It all started with an $1,800 toilet-seat cover.
In that 1980s defense-spending scandal, U.S. Sen. Charles Grassley found a congressional calling: creating uproars that often transform public opinion and policy.
In his nearly 30 years in the Senate, the Iowa Republican has gone after the FBI, the IRS and others. But in recent years, Grassley has repeatedly turned his sights on wrongdoing by the pharmaceutical industry and its overseer, the U.S. Food and Drug Administration.
"The pharmaceutical industry feels it's got a seat at the table, whereas the only person that should have a seat at the table across from the FDA is John Q. Public," he said in an interview in his Senate office.
Hearings he held on Merck & Co. Inc.'s Vioxx and its heart problems helped get the drug pulled from the market. Grassley's revelations about prominent psychiatrists who failed to disclose large payments from drug companies have fueled investigations into conflicts of interest.
In late 2007, his staff's research revealed how GlaxoSmithKline P.L.C. allegedly bullied a scientist who identified heart problems associated with its diabetes drug Avandia. A follow-up report may be in the works. The London company, which has major operations in the Philadelphia area, has continued to say Avandia's benefits outweigh its risks.
But anyone expecting a firebrand will find that the stereotype of the stubborn, "aw shucks" Iowa farmer fits 75-year-old Grassley better.
His crusading seems populist, but his opposition to abortion and gun control has won him high marks from conservative groups. He is a teetotal Baptist with a sly sense of humor.
When Hustler publisher Larry Flynt sent free subscriptions of his magazine to members of Congress, Grassley skipped the moralizing speeches his colleagues gave in response and sent a letter:
"Dear Larry: Since you have sent me a slice of your mind, I'd like to send you a slice of mine. You will shortly receive your first installment of an annual subscription to Christianity Today."
His is a prairie populism wrapped in a big red, conservative, anti-government-waste, First Amendment bow.
He refuses to buy lunch at weekly meetings of Senate Republicans because they cost $25. He eats an apple and yogurt instead.
He developed a reputation for protecting whistle-blowers after he gave critics of Reagan-era defense spending a platform. They have come to him ever since, he said.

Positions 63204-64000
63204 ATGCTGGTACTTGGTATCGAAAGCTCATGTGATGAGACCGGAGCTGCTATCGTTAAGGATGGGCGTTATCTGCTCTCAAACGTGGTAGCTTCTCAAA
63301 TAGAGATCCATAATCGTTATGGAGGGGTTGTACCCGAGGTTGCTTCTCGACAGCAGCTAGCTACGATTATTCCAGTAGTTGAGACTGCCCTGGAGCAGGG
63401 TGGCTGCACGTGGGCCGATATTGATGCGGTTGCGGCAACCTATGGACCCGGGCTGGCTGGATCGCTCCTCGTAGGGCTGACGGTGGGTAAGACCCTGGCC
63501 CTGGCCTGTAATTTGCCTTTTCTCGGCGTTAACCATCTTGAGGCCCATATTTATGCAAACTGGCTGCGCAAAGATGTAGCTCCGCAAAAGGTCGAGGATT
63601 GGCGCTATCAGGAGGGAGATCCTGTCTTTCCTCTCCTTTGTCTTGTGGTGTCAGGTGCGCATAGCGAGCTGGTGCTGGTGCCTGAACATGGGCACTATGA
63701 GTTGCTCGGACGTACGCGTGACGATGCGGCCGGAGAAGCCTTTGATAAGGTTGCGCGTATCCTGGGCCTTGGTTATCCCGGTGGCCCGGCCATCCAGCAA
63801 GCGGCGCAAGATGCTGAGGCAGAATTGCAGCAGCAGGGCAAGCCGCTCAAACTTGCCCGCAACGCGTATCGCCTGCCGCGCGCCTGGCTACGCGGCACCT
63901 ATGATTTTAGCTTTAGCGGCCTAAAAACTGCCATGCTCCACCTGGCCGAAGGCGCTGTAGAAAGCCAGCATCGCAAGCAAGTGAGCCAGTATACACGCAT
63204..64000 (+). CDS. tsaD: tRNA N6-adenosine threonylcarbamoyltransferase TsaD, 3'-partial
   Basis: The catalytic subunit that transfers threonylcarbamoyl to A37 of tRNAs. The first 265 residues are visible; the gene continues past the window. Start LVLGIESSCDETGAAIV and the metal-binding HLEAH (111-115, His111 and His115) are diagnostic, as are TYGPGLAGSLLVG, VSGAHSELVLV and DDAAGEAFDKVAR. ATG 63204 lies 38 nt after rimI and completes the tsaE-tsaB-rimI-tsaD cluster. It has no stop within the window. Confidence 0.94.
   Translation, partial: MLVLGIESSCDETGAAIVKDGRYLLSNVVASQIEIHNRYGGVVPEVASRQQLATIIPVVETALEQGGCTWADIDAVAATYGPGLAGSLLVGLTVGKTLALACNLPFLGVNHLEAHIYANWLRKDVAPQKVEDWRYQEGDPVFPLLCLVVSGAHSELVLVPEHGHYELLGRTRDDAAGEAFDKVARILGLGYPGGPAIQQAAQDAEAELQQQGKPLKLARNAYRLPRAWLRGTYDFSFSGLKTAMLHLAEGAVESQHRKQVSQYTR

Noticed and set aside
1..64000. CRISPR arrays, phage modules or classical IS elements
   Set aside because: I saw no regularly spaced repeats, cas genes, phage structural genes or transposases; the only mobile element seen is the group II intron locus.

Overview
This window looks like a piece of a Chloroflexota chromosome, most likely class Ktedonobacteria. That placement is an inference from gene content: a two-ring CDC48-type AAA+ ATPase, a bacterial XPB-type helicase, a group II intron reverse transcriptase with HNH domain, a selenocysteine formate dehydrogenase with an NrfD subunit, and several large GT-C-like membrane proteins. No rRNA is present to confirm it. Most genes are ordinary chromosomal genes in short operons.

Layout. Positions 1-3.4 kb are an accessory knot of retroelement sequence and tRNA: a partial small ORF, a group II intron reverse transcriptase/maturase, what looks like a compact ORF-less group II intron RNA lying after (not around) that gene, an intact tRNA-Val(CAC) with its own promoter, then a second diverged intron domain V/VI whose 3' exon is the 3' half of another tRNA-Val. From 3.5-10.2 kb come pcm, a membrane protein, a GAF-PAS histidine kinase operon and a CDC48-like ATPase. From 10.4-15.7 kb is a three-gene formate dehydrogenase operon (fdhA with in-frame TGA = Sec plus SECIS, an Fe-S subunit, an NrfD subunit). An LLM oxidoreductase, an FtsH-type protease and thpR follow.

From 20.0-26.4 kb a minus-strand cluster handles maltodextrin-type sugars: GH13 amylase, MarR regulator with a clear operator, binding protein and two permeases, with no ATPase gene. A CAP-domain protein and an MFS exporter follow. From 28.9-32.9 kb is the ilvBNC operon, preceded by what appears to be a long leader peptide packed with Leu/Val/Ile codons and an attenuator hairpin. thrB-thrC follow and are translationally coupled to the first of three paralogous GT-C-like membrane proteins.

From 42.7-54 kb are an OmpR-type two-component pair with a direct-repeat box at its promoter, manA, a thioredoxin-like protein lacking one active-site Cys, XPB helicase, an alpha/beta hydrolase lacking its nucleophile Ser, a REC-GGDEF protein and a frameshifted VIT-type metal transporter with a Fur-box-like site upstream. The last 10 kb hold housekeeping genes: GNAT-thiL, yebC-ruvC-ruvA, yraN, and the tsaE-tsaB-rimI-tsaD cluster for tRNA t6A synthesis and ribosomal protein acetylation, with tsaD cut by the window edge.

"Most whistle-blowers are just going about trying to make sure things are done right, that money is being spent correctly, and they don't get anyplace, so out of frustration, they end up coming to a congressman or a senator."
In 2004, FDA safety official Andrew Mosholder concluded that some antidepressants increased suicidal thoughts in children and teenagers. But his bosses forbid him from presenting his findings. At the time, the FDA said it simply wanted to speak with one voice.
Grassley found out and investigated. Later research proved Mosholder right, and today labels on those drugs warn about suicide.
"At the FDA, the scientific process is shortchanged a lot," Grassley said. The FDA has said it has been changing its culture, and, at a recent hearing on asthma drugs, an FDA scientist with a minority view within the agency was allowed to speak.
Grassley's doggedness has won praise.
"His scrutiny of the relationships between academic physicians and industry has resulted in greater transparency and accountability for our profession," said Steve Nissen, an Avandia critic and head of cardiology at the Cleveland Clinic, which recently started disclosing payments from drug companies to its researchers.
But some experts warn that Grassley has oversimplified challenging science. All drugs have side effects, and sorting out which are more dangerous is rarely simple, said John Calfee, a resident scholar who studies the drug industry for the conservative American Enterprise Institute.
"If anything, the FDA probably puts at least a bit too much emphasis on drug safety in comparison to getting faster drug development," Calfee said.
Grassley says he is simply providing a forum for competing scientific ideas, not deciding which ones prevail. Legislation he has proposed has been aimed at bringing more information into the open, he said, including restructuring the FDA to make it easier for agency scientists to speak out if safety problems come to light after a drug is on the market. He also wants drug and medical-device companies to publish payments to researchers and doctors on a public Web site.
Already, some institutions - including GlaxoSmithKline, Eli Lilly & Co., and the University of Pennsylvania - have pledged to disclose such financial relationships.
Jerome Kassirer, a professor at Tufts University School of Medicine and an expert on conflicts of interest, applauds Grassley's efforts, but wants changes that would abolish speaking fees, trips, and other payments to doctors that help drug companies promote their point of view.
"Transparency is only a partial solution to conflict of interest," Kassirer said.
Grassley has told him he's just getting started.